It is estimated that the government revenue on parking meter citations is a $20B business. The parking revenue generated by tickets in the city of Los Angeles alone has grown steadily year over year according to NBC Los Angeles (LA Rakes in Parking Ticket Revenue, by Joel Grover). The city brings in tens of millions of dollars in cash each year with a steady increase via roughly 40,000 parking meters.
- 2010-2011 fiscal year = $36 million
- 2011-2012 fiscal year = $44.9 million
- 2012-2013 fiscal year = $45.9 million
Smaller towns like Campo, Colorado have a direct dependence on traffic citation revenue for government operation. According to USA Today (93% of Town’s Revenue is From Traffic Tickets and Fees), the town siting just north of Oklahoma rakes in “more than 90% of the town’s revenue.” Clearly the autonomous, self-driving car industry stands to disrupt a massive market and government operating revenue from the small town to the large city.
Are the 1% seeking to disrupt this $20B market while freeing citizens from the burden of parking and traffic citations?
Brookings Institute Report
In May, 2015, the Brookings Institute group at Arizona State University issued an “Issue in Technological Innovation” report entitled Local government 2035: Strategic trends and implications of new technologies (by Kevin C. Desouza, David Swindell, Kendra L. Smith, Alison Sutherland, Kena Fedorschak, and Carolina Coronel). From the Introduction to this report:
“In the future, autonomous vehicles will be the prevailing mode of transportation. As a result, there will be widespread unemployment within the taxi and trucking industries, legal issues regarding accidents and liability, regulatory issues relating to GPS and telemetric data generated by vehicles, and a fundamental shift in the concept of “public transit.”
Additionally, the explosion of the consumerto-consumer economy—e.g., Uber, TaskRabbit, and Airbnb—will continue to create legal and ethical challenges. In order to be a relevant and critical player in the future, local governments will need to rethink their design, strategy, operations, and processes in fundamental ways. We assert that changes on the not-too-distant horizon will require local governments to be agile, nimble, and dynamic. Governments must contend with an increase in the diversity of stakeholders, limited capacity to predict the future, and an erosion of governing authority.
A 20th century approach to governance will not cut it anymore; the outlook for current governance models is exceedingly bleak. Adaptability and recovery from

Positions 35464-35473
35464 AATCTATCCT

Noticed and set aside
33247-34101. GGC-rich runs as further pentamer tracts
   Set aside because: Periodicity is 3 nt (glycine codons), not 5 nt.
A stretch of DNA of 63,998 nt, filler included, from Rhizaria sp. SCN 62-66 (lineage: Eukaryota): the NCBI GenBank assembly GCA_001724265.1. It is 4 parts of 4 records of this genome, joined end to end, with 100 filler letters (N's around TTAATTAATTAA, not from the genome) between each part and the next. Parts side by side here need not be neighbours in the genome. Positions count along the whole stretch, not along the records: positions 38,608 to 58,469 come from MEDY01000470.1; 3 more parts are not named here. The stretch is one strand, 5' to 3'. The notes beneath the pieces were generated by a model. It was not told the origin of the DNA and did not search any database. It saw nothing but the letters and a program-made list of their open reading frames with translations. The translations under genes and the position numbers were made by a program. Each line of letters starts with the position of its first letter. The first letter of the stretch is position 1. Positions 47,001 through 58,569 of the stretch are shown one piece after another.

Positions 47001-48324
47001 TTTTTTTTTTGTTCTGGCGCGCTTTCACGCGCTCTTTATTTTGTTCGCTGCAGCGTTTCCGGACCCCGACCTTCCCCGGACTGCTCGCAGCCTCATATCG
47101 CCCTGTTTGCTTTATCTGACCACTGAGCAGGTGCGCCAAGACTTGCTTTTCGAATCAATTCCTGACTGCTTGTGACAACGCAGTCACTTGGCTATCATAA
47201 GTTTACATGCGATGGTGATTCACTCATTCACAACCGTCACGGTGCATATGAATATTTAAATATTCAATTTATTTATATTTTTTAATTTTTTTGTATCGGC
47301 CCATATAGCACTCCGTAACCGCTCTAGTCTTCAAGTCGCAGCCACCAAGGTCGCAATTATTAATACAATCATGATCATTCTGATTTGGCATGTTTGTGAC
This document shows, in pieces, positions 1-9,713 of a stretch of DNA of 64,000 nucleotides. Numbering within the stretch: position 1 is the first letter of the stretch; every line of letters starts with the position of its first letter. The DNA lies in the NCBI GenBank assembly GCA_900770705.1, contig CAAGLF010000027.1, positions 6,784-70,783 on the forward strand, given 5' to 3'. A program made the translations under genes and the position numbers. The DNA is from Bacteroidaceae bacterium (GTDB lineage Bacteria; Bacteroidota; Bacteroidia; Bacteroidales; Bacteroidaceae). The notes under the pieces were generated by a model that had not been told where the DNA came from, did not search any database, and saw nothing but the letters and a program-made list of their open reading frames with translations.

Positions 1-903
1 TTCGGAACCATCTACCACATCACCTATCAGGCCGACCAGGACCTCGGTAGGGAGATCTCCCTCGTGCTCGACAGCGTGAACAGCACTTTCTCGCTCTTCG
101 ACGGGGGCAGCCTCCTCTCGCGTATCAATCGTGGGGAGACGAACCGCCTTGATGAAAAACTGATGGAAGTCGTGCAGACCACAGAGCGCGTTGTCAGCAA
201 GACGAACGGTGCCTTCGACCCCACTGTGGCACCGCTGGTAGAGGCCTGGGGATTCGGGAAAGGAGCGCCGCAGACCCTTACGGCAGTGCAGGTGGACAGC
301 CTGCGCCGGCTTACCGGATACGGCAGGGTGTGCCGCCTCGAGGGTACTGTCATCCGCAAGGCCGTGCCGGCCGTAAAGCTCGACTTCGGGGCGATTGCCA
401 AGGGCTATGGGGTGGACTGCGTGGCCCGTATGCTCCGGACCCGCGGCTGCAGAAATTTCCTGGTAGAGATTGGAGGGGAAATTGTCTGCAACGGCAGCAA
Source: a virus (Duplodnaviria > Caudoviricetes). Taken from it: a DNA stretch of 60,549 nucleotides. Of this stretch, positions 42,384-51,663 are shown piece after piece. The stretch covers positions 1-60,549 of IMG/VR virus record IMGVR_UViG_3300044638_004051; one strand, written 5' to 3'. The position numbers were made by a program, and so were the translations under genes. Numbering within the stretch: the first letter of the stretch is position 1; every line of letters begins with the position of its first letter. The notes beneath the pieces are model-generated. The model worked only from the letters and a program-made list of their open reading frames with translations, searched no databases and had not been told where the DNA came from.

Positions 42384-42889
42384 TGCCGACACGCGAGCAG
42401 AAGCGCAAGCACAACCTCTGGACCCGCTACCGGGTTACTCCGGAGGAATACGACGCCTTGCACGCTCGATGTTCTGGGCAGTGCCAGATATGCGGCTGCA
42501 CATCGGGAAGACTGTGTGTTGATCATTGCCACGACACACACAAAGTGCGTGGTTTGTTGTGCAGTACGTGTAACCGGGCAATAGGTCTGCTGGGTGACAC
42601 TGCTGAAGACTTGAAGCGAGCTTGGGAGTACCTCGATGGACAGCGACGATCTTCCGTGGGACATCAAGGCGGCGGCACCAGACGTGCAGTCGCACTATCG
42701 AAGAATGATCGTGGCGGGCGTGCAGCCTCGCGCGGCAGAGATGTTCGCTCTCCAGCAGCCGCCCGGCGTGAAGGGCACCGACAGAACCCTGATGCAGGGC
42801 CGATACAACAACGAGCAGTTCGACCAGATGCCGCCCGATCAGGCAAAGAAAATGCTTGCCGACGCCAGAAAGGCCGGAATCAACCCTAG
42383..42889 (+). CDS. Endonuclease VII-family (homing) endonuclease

shocks will be increasingly critical. Lean, nimble, proactive government systems must be designed. The evolution of governments must itself vary. Different parts of the developed and developing world face different types of changes and possess different resources with which to address these changes. Indian and Chinese cities are trying to keep up with the continued growth in their populations, while specifically adjusting to the increased concentrations of those populations in more dense metropolitan regions. Providing basic infrastructure and human services while attempting to adapt to a range of fundamental technological shifts poses a particularly severe demand on the human and intellectual resources in those areas. The challenges in the less developed urban areas of Africa are even more daunting as they wrestle with extraordinary in-migration to cities. Internet and social media communication help fuel tensions as awareness of the extent of local, regional, and global inequalities increases. And this awareness brings government change, both through coordinated civil disobedience, as well as through terror tactics; all facilitated by these changes in technology.”
The report is a fascinating read on the the disruption of everything from:
- Drones and air space brought on by the advent of the X-Prize
- Automated vehicles
- Artificial intelligence
- Peer-2-Peer Platforms
- Data Privatization and Dependency
- Fragile and Conflict States
- Income Inequality
- Trends in Immigration and the Creative Class
Entrepreneurs are disrupting models of governance and revenue through innovation from autonomous cars to mobile apps for parking meters (Forbes: After Search Engines and Moon Landers, Barney Bell Takes on Parking With QuickPay by Tomio Geron). The Brookings Institute concludes: “As speculative novelist William Gibson famously noted, “The future is already here – it’s just not very evenly distributed.” The speculation is that wealth disparity is not necessarily caused by technology billionaires, but is something that can be alleviated through technological innovation and government disruption.
- Reason.com: Self-Driving Cars Could Destroy Fine-Based City Government. What’s the Downside? by Scott Shackford
- Wired: Self-Driving Cars May End the Fines That Fill City Coffers by Alex Davies
Main Photo: Wikimedia (Creative Commons)